ntamaholo

JF-Expert Member
Joined
Aug 30, 2011
Messages
11,536
Likes
3,093
Points
280
ntamaholo

ntamaholo

JF-Expert Member
Joined Aug 30, 2011
11,536 3,093 280
1. Director of Information Technology
For all the press that teachers and nurses
get for their long hours, low pay and
thankless tasks, it may be surprising to see
the most hated job was that of information
technology director, according to
CareerBliss. After all, the salary's pretty good
and with information technology such a
prevalent part of everyday business, an IT
director can hold almost as much sway over
the fate of some companies as a chief
executive.
Still, IT directors reported the highest level
of dissatisfaction with their jobs, far
surpassing that of any waitress, janitor, or
bellhop. Of those who responded to the
survey, one simple, five-word response
summed up the antipathy very well:
"Nepotism, cronyism, disrespect for
workers."
2. Director of Sales and Marketing
A director of sales and marketing plans
implements efforts to promote companies
and generate business. Responsibilities
often include budget management, public
relations, and employee training.
Sales and marketing directors reported the
second-highest level of job dissatisfaction of
all survey respondents. The majority who
responded negatively cited a lack of
direction from upper management and an
absence of room for growth as the main
sources of their ire.
3. Product Manager
"Product manager" is a wide-ranging job
title that takes on many meanings,
depending on the company and its sector.
In some cases, the job requires simply
evaluating what products are best suited to
a company's business model, and in others
marketing, resource management, and
scheduling are involved.
The level of job dissatisfaction was very
high for this position. One respondent
complained that it restricted growth, saying
that it was "very hard to grow up the
ranks." Another was less polite and said
"the work is boring and there's a lot of
clerical work still at my level."
4. Senior Web Developer
Senior web developers design, maintain,
and develop applications for the Internet.
With every business expected to have some
kind of Internet presence these days,
developers are found working in every type
of company, in a full-time, part-time, or
freelance capacity.
A senior developer is expected to be fluent
in client-side and server-side contexts, and
know his or her way around Python, Ruby,
or whatever other arcane technology
requires taming. Senior developers reported
a high degree of unhappiness in their jobs,
attributable to a perception their employers
are unable to communicate coherently, and
lack an understanding of the technology.
5. Technical Specialist
A technical specialist "leads the analysis,
definition, design, construction, testing,
installation, and modification of medium to
large infrastructures," according to
CareerBliss. This means that if a company
wants to design a project, the technical
specialist evaluates it to see what's possible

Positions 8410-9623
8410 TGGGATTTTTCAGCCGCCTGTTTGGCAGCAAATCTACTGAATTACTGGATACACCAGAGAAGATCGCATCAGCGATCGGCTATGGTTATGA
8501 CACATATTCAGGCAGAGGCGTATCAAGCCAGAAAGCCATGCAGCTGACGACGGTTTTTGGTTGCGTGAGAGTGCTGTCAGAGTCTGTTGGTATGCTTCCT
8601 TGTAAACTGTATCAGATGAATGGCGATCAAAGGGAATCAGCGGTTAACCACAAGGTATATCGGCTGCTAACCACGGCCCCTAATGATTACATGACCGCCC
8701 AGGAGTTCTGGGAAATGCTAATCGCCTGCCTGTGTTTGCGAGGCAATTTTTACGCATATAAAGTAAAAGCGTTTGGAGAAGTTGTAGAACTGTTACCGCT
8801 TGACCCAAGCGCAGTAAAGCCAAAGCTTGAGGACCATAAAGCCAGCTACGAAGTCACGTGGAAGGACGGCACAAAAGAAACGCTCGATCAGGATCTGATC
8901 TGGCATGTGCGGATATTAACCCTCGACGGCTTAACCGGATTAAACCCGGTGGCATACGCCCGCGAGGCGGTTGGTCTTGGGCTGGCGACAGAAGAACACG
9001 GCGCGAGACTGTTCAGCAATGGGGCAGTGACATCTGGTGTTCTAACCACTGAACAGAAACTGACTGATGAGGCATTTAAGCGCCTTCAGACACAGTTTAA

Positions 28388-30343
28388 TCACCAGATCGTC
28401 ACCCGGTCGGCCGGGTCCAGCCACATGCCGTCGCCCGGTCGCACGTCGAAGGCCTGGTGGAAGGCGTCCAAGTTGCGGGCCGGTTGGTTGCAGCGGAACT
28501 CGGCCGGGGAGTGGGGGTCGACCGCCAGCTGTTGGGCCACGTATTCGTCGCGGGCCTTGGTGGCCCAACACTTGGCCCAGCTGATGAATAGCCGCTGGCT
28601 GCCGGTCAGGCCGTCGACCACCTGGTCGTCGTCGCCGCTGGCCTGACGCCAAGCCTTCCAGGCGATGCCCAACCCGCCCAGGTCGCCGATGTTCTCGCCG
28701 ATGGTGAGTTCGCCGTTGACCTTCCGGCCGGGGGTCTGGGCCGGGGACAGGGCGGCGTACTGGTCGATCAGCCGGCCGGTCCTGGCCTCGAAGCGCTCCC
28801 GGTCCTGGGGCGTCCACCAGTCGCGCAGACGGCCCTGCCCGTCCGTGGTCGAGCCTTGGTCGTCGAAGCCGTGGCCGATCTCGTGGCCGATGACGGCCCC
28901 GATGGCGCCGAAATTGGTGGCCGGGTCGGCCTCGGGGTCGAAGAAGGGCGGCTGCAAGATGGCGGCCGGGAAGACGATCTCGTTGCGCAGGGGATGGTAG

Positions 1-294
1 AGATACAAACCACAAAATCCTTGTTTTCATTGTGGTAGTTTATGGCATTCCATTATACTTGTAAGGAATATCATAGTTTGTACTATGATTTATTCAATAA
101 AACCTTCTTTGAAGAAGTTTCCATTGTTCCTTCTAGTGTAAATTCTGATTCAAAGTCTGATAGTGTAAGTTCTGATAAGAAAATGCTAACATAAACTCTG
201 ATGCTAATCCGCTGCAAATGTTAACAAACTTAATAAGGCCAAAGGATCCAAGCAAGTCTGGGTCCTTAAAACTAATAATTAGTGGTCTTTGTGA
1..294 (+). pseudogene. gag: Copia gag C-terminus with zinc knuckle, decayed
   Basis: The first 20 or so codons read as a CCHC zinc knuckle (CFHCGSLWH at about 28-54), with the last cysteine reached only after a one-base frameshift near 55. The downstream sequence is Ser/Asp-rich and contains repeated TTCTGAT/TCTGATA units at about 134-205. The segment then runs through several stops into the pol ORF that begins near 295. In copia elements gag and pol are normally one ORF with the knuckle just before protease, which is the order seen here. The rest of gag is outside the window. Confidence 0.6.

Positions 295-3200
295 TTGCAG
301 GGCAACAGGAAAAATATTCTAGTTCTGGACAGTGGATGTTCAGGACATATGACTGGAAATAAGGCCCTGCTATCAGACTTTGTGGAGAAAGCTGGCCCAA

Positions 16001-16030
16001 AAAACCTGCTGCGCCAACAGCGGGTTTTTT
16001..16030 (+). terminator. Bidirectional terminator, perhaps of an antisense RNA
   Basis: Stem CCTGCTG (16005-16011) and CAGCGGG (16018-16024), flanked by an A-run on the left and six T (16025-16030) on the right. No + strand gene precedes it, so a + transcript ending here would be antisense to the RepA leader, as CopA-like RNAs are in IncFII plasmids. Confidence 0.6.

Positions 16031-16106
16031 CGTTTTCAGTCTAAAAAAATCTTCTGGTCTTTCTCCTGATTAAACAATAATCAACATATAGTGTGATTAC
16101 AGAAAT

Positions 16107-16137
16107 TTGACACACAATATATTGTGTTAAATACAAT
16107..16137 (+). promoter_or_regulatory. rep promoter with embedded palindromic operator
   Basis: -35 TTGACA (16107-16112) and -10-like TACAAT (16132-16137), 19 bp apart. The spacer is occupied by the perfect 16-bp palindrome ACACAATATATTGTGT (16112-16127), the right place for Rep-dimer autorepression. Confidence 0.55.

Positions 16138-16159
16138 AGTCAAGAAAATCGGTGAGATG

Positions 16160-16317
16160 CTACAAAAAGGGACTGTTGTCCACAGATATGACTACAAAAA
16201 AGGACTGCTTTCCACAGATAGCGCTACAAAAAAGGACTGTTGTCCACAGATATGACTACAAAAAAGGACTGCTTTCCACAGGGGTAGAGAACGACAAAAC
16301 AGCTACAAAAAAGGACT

and what isn't.
The job is a lead position that requires
intimate knowledge of engineering;
familiarity with Linux helps, too. However,
technical specialists reported that for all
their expertise, they were treated with a
palpable level of disrespect. They cited a
"lack of communication from upper
management" and felt their "input was not
taken seriously."
6. Electronics Technician
7.Law Clerk
8. Technical Support Analyst
Technical support analysts help people with
their computer issues. This typically
amounts to calmly communicating technical
advice to panicked individuals, often over
the phone, and then going on site to find
the client simply hadn't turned the printer
on.
Technical support analysts often work in a
variety of environments, and they may be
required to travel at a moment's notice,
sometimes on holidays or weekends. After
all, there's no telling when a client's
computer-whiz nephew might make a
minor tweak to his machine, with
disastrous results.
In the words of one of the respondents,
"You can do better, really."
9. CNC Machinist
CNC machinists operate computer numerical
control machines. For the uninitiated, this is
a machine that operates a lathe or a mill. On
the upside, it renders obsolete processes
that used to be performed by hand, at a
slow pace and with high risk to the
operator's life and limb.
Now that the CNC operator has had most of
the physical hazards of manufacturing
replaced by a machine, there's not a lot to
do but push buttons and perform
equipment inspections to make sure the
coolant is at a safe level. Since it's a
specialized skill, the job offers no room for
advancement, which caused respondents to
report a high degree of dissatisfaction.
10. Marketing Manager
A marketing manager is responsible for
overseeing advertising and promotion. This
involves developing strategies to meet sales
objectives, based on the study of such
factors as customer surveys and market
behavior.
According to CareerBliss, respondents in
this position most often cited a lack of
direction as the primary reason for job
dissatisfaction. The most optimistic
respondent described it as "tolerable," and
gave it the faintest praise possible by
saying, "It's a job." (In this labor market,
that's not such a bad thing.)
kama huaminiki vile